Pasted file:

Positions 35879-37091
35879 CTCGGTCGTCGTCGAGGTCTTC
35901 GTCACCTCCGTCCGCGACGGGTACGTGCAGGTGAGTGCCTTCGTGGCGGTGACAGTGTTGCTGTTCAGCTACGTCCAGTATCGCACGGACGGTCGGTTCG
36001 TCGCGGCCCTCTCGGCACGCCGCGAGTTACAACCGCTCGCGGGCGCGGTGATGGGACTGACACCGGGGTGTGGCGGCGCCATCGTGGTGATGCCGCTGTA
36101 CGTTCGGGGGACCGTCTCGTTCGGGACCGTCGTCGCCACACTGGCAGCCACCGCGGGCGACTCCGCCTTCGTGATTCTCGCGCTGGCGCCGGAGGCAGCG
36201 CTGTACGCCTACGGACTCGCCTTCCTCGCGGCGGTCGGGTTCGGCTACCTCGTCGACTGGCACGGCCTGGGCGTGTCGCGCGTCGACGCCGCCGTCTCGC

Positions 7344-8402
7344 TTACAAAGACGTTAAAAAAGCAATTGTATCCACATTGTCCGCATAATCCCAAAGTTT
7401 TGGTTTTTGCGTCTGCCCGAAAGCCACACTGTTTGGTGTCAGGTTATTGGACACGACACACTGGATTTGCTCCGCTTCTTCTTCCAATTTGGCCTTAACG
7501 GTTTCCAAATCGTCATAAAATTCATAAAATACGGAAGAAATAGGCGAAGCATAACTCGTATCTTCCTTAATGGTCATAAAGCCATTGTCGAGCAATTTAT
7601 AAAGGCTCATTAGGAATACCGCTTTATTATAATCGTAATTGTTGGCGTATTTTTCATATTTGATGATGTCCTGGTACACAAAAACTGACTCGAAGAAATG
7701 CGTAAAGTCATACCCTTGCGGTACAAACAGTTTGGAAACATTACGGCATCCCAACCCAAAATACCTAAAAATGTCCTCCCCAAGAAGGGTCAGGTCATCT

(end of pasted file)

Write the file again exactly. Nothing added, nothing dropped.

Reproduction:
Positions 35879-37091
35879 CTCGGTCGTCGTCGAGGTCTTC
35901 GTCACCTCCGTCCGCGACGGGTACGTGCAGGTGAGTGCCTTCGTGGCGGTGACAGTGTTGCTGTTCAGCTACGTCCAGTATCGCACGGACGGTCGGTTCG
36001 TCGCGGCCCTCTCGGCACGCCGCGAGTTACAACCGCTCGCGGGCGCGGTGATGGGACTGACACCGGGGTGTGGCGGCGCCATCGTGGTGATGCCGCTGTA
36101 CGTTCGGGGGACCGTCTCGTTCGGGACCGTCGTCGCCACACTGGCAGCCACCGCGGGCGACTCCGCCTTCGTGATTCTCGCGCTGGCGCCGGAGGCAGCG
36201 CTGTACGCCTACGGACTCGCCTTCCTCGCGGCGGTCGGGTTCGGCTACCTCGTCGACTGGCACGGCCTGGGCGTGTCGCGCGTCGACGCCGCCGTCTCGC

Positions 7344-8402
7344 TTACAAAGACGTTAAAAAAGCAATTGTATCCACATTGTCCGCATAATCCCAAAGTTT
7401 TGGTTTTTGCGTCTGCCCGAAAGCCACACTGTTTGGTGTCAGGTTATTGGACACGACACACTGGATTTGCTCCGCTTCTTCTTCCAATTTGGCCTTAACG
7501 GTTTCCAAATCGTCATAAAATTCATAAAATACGGAAGAAATAGGCGAAGCATAACTCGTATCTTCCTTAATGGTCATAAAGCCATTGTCGAGCAATTTAT
7601 AAAGGCTCATTAGGAATACCGCTTTATTATAATCGTAATTGTTGGCGTATTTTTCATATTTGATGATGTCCTGGTACACAAAAACTGACTCGAAGAAATG
7701 CGTAAAGTCATACCCTTGCGGTACAAACAGTTTGGAAACATTACGGCATCCCAACCCAAAATACCTAAAAATGTCCTCCCCAAGAAGGGTCAGGTCATCT